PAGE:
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Recently absorbed aurally:

Who's In Charge: Free Will and the Science of the Brain
By Michael Gazzaniga
Narrator Pete Larkin

Not as dismal as some brain science books, but still, "There is no 'you' consciously making decisions" is a fairly disturbing starting point. Not that Gazzaniga's survey of the science is bad, just that he seems to take a lot of glee in systematically tearing down the concept of a self, and I found it rather bleak.

The narrator has a nice professional voice and manages to sound like he's paying attention to the text and even understands it. Science books are a special challenge to read (and listen to), and Pete Larkin clears the bar.

How To Retire the Cheapskate Way
By Jeff Yeager
Narrator: Johnny Heller

Surprisingly amusing and informative, if one is, like me, planning to retire in the United States in the not too distant future. As the title suggests, this is not Luxury Retirement 101 (you'd have to read that book and implement its principles about 25 years sooner). It's just a lot of commonsense tips and clever ideas for getting by comfortably in various retirement scenarios.

The folksy-wisdom style of the author is extremely well-served by the humorous cracker-barrel voicing of the narrator, and I enjoyed the whole thing almost in spite of myself.

Mind Over Mind: The Surprising Power of Expectations
by Chris Berdik
narrator: Nick Oglesby

So execrably narrated that I almost can't tell you anything about the content. Laughably bad. I think the premise is that science is learning to quantify--and presumably either neutralize or leverage--the effect of expectation on outcomes. It starts with Mesmer and then leaps forward to Now, looking at placebo and nocebo effects, the importance of blind tasting in wine competitions, the power of "curses" in sporting events like basketball free-throws and football penalty kicks (or whatever they're called).

BUT! OMG. If I were hired to narrate a book containing whole chapters about wine and European stuff and, you know, foreign names and things, I might do a little pronunciation research beforehand. Nick Oglesby sounds like he trotted over to the studio from the frathouse to pick up some quick beer money by reading a book, and wasn't in class the days when other fratboys learned how to talk. So he refers to King Lewis the sixteenth, and the well known wines Chateau Nee-uff doo Popay (no, I'm not kidding) and Coats de Rhone. Nor does he neglect to mangle hard words in his native tongue: inexORable sticks in my mind, but I promise you there was at least one such plinker every five minutes. I can't imagine how the author must have felt on hearing it.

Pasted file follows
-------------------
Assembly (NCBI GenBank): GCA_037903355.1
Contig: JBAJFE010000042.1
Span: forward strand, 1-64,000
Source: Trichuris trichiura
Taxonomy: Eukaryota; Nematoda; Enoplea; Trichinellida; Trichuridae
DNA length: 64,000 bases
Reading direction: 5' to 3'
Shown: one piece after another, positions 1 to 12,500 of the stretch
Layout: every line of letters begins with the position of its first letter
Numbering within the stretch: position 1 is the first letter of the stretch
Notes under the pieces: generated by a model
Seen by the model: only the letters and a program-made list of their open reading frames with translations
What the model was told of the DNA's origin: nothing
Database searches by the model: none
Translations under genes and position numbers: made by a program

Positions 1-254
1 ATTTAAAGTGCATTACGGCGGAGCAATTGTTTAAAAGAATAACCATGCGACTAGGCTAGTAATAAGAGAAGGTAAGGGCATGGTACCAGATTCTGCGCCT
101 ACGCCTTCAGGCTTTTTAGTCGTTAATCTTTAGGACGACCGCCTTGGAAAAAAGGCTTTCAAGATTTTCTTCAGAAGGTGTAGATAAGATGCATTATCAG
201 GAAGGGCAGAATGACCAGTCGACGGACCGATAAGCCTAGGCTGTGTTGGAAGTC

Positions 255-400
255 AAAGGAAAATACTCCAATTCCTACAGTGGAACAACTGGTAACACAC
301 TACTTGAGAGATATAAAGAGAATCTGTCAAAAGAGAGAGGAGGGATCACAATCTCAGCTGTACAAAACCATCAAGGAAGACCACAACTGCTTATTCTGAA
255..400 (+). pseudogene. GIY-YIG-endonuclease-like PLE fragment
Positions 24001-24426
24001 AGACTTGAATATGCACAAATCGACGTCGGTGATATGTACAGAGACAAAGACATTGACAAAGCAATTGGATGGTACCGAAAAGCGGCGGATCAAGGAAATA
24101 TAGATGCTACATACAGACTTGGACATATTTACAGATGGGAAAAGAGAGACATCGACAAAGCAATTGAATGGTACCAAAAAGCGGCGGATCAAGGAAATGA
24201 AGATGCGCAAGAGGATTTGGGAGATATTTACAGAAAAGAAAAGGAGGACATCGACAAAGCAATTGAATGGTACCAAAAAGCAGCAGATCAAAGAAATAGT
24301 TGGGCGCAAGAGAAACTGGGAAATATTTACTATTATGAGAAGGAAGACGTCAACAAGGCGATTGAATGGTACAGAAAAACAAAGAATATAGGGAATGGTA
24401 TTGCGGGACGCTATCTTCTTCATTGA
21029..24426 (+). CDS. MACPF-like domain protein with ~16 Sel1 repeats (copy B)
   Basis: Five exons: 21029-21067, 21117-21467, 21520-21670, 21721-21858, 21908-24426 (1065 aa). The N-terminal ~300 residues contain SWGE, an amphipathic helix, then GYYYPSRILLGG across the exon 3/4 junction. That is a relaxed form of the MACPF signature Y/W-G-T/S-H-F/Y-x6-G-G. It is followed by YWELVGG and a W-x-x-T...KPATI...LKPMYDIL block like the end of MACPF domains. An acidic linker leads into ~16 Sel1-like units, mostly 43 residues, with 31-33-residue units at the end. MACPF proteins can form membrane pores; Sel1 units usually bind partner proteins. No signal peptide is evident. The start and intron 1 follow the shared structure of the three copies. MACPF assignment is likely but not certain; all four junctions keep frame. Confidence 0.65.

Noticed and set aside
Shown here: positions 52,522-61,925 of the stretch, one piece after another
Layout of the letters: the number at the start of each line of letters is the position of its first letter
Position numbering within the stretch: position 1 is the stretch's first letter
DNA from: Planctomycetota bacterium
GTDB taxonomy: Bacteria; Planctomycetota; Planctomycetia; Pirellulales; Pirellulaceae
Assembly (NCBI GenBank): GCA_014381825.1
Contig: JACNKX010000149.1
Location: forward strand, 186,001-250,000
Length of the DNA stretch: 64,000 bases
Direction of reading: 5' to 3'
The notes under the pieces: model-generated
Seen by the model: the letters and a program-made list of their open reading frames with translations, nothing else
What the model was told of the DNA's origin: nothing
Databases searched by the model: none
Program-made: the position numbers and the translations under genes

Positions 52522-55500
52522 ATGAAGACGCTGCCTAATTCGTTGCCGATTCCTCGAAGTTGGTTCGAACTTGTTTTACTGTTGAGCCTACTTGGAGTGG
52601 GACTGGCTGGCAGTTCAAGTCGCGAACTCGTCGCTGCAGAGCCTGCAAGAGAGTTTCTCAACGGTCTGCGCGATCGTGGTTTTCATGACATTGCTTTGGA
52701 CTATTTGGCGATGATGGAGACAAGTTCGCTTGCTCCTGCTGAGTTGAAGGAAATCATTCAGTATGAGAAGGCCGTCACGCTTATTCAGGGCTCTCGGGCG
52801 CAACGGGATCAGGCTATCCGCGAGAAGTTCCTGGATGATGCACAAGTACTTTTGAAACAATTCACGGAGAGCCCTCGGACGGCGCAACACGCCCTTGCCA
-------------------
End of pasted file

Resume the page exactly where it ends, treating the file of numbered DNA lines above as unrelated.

I actually couldn't finish listening no matter how hard I tried.

The City and The City
by China Mieville
narrator: John Lee

A brilliant piece of fiction that almost won me over. Perhaps not the world's best candidate for an audio treatment, since it is so very subtle and complex, involving a tricky murder and police procedural story set in an alternate-universe eastern European state in which two cities are superimposed on each other in some not-quite metaphysical way. Fascinating, demanding, and really quite memorable.

Narrator John Lee, presumably chosen for his ability to lend an authentic-sounding pronunciation to all the Slavic-type proper names, does a pretty good job of distinguishing voices, but his characterizations were not nuanced enough and I felt that I was missing quite a bit of the emotional impact of the story as a result.

The Singularity is Near
By Ray Kurzweil
Narrator George K Wilson

Kurzweil seems to be a bit of a crackpot, but he's not without some compelling insights into the near future of technology, based on a career that spans pretty much the whole history of computers. He basically says Skynet is coming, but that it will be really cool and we'll be immortal if we can live long enough to absorb all the live-preserving nanobots and gene therapies and stuff.

Singularity would have read more like some wacko engineer's masturbatory fantasy if it hadn't been for Grandpa Wilson's Story Hour narration. Just about drove me nuts till I discovered the setting in my Audible app that allows you to speed up the reader without making him into a chipmunk. 1.25x speed helped a lot.

Seriously, where do publishers get these guys? I need to get into this business.

Crossposted from Dreamwidth, where there are comment count unavailable comments.




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